Del Shannon -- who died in 1990 age 55 -- is best and perhaps only remembered for the great chart-topping single Runaway of '61, even now a thrilling slice of energetic pop. But far from a one-hit wonder as classic hits radio would have you believe, he also did top 10 business with Hats off to Larry and Little Town Flirt -- and he was smart...

BLUE SMOKE: THE LOST DAWN OF NEW ZEALAND POPULAR MUSIC 1918-1964 by CHRIS BOURKE

BLUE SMOKE: THE LOST DAWN OF NEW ZEALAND POPULAR MUSIC 1918-1964 by CHRIS BOURKE

In the introduction to Stranded in Paradise, his 1987 survey of New Zealand rock'n'roll from 1955, John Dix addressed the question he had been constantly asked, “What's happening with the book, Dix?” Doubtless Chris Bourke – a former Rip It Up editor, longtime music writer and author of the Crowded House biography...

BEST OF ELSEWHERE 2010 The Jim Jones Revue: Burning Your House Down (Liberator)

BEST OF ELSEWHERE 2010 The Jim Jones Revue: Burning Your House Down (Liberator)

You really gotta love the JJ Revue who deliver hotrod rock'n'roll which draws from the Fifties (Little Richard, Jerry Lee Lewis) as filtered through the most wild and dissolute of Rod Stewart/Faces (or the Quireboys with more rocking honky-tonk blues in their soul) with the kind of trash energy of Grinderman. Produced by Jim Sclavunos (who...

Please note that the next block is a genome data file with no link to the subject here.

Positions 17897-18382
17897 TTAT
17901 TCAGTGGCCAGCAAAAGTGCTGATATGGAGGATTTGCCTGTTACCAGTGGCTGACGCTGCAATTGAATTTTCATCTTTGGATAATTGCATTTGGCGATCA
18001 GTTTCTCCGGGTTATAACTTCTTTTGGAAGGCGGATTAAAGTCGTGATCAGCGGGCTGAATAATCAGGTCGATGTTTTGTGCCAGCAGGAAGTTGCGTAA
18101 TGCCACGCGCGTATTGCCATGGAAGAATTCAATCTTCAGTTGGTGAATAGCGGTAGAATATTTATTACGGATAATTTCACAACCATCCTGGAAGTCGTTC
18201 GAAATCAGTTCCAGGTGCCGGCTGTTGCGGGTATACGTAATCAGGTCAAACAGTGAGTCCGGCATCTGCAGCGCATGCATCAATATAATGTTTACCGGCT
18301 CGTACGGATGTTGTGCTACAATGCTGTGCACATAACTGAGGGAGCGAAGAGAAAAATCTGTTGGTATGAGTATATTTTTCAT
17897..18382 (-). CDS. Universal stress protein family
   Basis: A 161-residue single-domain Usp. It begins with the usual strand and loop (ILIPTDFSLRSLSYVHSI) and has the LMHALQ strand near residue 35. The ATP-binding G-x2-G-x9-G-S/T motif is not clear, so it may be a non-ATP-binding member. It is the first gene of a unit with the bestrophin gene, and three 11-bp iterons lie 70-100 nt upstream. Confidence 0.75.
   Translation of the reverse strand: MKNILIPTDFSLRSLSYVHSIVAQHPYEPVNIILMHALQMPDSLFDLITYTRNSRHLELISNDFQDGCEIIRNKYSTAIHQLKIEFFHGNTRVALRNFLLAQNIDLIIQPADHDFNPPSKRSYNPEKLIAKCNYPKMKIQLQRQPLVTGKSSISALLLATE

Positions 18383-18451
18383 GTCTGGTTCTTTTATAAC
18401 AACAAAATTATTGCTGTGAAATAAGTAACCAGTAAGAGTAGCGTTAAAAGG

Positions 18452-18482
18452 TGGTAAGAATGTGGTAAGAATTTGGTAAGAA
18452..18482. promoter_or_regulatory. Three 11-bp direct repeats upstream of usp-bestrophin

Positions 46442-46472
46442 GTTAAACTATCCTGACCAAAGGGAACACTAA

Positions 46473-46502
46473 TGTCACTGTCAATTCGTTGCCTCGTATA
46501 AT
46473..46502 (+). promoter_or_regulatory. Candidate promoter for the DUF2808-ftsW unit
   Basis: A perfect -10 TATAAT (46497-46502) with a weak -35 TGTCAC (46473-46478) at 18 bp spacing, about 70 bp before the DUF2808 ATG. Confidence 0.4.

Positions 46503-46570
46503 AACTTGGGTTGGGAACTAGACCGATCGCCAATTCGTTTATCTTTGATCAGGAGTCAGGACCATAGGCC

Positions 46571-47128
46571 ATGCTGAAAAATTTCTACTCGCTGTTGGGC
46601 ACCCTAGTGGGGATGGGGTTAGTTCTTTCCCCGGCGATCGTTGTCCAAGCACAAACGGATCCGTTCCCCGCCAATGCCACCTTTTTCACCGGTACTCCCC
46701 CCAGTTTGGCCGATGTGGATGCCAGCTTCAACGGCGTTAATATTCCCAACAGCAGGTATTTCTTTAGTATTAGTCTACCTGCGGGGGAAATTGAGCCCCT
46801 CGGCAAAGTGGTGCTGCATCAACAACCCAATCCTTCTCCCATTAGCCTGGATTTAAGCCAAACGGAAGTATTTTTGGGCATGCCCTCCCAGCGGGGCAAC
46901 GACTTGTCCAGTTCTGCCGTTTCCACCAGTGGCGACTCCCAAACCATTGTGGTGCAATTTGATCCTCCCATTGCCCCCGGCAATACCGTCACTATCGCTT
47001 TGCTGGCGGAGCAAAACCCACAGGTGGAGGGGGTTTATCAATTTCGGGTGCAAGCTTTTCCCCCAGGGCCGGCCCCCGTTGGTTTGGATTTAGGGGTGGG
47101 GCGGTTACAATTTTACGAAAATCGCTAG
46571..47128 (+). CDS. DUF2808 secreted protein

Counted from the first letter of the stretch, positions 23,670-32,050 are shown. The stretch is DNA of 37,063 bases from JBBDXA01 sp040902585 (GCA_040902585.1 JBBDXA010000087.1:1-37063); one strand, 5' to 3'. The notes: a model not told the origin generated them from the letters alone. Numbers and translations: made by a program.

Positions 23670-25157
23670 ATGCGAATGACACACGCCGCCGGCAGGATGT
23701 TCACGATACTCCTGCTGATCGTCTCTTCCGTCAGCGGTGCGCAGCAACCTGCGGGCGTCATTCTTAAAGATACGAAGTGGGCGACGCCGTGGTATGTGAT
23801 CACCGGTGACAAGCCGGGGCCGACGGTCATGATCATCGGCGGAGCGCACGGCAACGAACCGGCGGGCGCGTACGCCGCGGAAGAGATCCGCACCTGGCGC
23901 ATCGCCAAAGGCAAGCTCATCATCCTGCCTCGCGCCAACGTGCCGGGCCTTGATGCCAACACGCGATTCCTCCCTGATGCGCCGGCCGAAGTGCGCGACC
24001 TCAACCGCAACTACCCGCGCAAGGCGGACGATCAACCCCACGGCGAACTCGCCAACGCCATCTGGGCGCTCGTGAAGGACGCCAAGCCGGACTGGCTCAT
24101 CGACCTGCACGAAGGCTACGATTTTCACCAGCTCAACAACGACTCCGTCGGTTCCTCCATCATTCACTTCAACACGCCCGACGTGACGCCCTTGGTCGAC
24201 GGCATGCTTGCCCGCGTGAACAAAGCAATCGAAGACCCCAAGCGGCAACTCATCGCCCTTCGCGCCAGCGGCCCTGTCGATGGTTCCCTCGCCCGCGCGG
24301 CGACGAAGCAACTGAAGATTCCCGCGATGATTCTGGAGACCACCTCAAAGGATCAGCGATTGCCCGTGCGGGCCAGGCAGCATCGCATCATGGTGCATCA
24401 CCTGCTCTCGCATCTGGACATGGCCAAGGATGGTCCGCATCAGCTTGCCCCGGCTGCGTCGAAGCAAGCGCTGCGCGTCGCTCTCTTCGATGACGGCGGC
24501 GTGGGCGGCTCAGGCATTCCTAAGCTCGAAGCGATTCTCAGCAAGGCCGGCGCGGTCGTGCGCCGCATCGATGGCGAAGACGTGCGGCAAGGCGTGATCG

Various Artists: Viva Elvis, The Album (Sony)

Various Artists: Viva Elvis, The Album (Sony)

Let's be very clear here, this astonishingly awful album has very little to do with Elvis Presley -- the man, as these people have forgotten, who recalibrated popular music and culture. This has a whole lot to do with a Cirque du Soleil show which sampled Elvis' vocals and then pasted them over backings which, in most instancers, sound like...

Various Artists: The Rarest Rockabilly Album in the World Ever! (Chrome Dreams/Triton)

Various Artists: The Rarest Rockabilly Album in the World Ever! (Chrome Dreams/Triton)

As with the blues, rockabilly is always out there, but only occasionally gets its time in the spotlight when artists such as the revivalist Stray Cats or -- more recently -- the great original Wanda Jackson get some serious attention. Expect then for rockabilly -- the up-tempo white country-based music which was a precursor to rock'n'roll in...

Jimmie John: Solid Rock (1959)